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Obama welcomes new citizens, pushes immigration bill

President Barack Obama presides over a naturalization ceremony for servicemembers and military spouses Friday, July 4, 2014, at the White House.

WASHINGTON — President Obama spent part of his Fourth of July welcoming new U.S. citizens — including members of the U.S. armed forces — and stumping for changes to the nation's immigration system.

"This is one of my favorite events to do," Obama said Friday during a July Fourth naturalization ceremony at the White House. "And not just because we get to have a barbecue and watch fireworks later."

Obama watched as 25 new Americans took the oath of allegiance, a group that included veterans, reservists and spouses as well as 15 active duty members.

The ceremony is a moving reminder that "America is and always has been a nation of immigrants," he said.

It's also a reminder of problems and challenges along the nation's borders, he said. "If we want to keep attracting the best and brightest from beyond our borders, we're going to have to fix our immigration system, which is broken, and pass common sense immigration reform," Obama said.

The July 4 holiday fell the same week as news that the Republican-run House would not take up an immigration bill passed last year by the Democratic-controlled Senate.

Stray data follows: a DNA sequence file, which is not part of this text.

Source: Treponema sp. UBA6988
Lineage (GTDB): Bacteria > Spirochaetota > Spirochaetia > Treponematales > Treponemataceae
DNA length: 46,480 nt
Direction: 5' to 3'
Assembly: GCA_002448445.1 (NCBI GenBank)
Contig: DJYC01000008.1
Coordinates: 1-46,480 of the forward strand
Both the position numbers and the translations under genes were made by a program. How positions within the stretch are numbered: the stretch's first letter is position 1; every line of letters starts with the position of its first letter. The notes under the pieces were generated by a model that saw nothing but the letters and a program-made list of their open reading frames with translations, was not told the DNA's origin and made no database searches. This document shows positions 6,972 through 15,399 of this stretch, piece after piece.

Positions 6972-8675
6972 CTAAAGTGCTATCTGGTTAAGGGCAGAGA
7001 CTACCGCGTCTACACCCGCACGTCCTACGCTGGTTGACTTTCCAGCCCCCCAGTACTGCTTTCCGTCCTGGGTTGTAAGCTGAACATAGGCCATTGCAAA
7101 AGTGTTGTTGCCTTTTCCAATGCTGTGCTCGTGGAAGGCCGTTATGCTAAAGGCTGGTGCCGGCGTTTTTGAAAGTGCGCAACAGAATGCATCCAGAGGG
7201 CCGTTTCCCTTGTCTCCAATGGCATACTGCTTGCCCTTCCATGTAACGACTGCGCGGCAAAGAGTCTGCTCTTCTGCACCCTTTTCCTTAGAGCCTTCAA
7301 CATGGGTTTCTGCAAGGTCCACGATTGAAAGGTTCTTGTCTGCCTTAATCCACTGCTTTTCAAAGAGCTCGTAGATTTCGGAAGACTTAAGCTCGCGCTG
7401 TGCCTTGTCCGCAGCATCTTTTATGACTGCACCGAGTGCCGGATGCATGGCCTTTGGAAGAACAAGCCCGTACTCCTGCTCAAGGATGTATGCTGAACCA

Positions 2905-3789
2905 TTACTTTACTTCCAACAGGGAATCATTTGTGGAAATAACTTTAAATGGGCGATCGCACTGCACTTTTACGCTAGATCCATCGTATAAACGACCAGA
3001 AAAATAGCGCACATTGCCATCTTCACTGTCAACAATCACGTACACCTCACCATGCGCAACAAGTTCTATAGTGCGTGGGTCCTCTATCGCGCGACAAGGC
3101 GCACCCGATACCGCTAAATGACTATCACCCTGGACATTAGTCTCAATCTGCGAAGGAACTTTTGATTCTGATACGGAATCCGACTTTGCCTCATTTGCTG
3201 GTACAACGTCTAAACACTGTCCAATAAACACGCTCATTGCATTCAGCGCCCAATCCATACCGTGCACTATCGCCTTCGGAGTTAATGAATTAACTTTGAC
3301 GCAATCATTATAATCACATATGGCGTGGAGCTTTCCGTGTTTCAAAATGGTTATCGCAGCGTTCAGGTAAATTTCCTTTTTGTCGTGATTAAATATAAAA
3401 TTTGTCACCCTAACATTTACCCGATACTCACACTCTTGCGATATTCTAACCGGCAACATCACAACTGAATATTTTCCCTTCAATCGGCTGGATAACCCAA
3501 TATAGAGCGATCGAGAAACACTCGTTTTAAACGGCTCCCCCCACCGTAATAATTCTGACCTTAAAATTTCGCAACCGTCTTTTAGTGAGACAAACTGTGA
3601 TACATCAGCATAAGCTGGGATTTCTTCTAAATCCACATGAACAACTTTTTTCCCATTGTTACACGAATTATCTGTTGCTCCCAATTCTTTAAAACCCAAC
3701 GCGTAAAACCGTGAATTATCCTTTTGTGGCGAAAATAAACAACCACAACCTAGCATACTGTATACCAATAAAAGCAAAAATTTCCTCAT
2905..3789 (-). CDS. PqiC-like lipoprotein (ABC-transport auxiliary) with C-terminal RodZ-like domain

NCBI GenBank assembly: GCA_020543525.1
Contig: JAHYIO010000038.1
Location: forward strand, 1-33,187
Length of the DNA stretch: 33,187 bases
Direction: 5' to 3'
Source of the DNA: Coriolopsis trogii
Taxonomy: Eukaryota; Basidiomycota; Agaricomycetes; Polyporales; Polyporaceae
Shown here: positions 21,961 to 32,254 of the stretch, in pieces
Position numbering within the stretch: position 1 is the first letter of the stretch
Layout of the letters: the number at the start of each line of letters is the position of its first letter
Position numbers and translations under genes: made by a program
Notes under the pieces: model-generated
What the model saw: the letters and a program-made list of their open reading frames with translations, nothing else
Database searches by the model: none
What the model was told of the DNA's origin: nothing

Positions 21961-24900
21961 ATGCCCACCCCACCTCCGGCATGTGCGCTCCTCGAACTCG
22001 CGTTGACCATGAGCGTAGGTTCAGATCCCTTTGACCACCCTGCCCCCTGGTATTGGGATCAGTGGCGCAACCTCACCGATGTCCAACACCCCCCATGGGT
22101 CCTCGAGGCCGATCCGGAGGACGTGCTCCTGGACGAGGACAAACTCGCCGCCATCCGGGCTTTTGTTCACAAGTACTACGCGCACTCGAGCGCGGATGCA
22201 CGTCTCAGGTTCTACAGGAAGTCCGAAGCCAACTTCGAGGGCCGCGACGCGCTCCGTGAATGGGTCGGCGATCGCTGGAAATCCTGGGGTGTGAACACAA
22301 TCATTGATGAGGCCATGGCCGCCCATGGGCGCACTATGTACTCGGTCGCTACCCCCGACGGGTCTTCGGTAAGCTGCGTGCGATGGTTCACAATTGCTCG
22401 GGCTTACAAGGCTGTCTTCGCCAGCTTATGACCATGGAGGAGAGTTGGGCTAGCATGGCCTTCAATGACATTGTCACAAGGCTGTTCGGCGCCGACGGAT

House Speaker John Boehner, R-Ohio, said GOP caucus members could not trust Obama to enforce tighter security on the U.S.-Mexican border. "Until that changes," he said, "it is going to be difficult to make progress on this issue."

The Senate bill includes a pathway to citizenship for immigrants who are already in the United States illegally. Many House Republicans object to that provision, calling it amnesty for lawbreakers.

The White House naturalization ceremony featured 15 active duty service members serving in the U.S. Army, Marines, Air Force and National Guard, two veterans, one reservist and seven military spouses.

They hailed from 15 countries: Australia, Canada, China, France, Germany, Ghana, Guatemala, Guyana, Jamaica, Nigeria, Panama, the Philippines, South Korea, Trinidad and Tobago, and Ukraine.

"It is an honor to join everyone here, for the first time, in calling you our fellow Americans," Obama said.

The ceremony also honored Jose Andres, the celebrity chef who received an Outstanding American by Choice award from the U.S. Citizenship and Immigration Services.

The president also paid tribute to the military during a Fourth of July radio address, as he saluted the ideals that inspired the American patriots who declared their independence from Great Britain in 1776.

"They were united by a belief in a simple truth — that we are all created equal; that we are all endowed by our Creator with certain inalienable rights; and that among these rights are life, liberty and the pursuit of happiness," Obama said. "Over the years, that belief has sustained us through war and depression, peace and prosperity."

On Friday night, the president and first lady Michelle Obama host a White House barbecue and concert for military service members, staffers and their spouses, including those who participated in the naturalization ceremony. They will watch the Washington, D.C., fireworks display from the South Lawn.

In welcoming the 25 new citizens to the United States, Obama told them they understand the "timeless belief that from many we are one."
 

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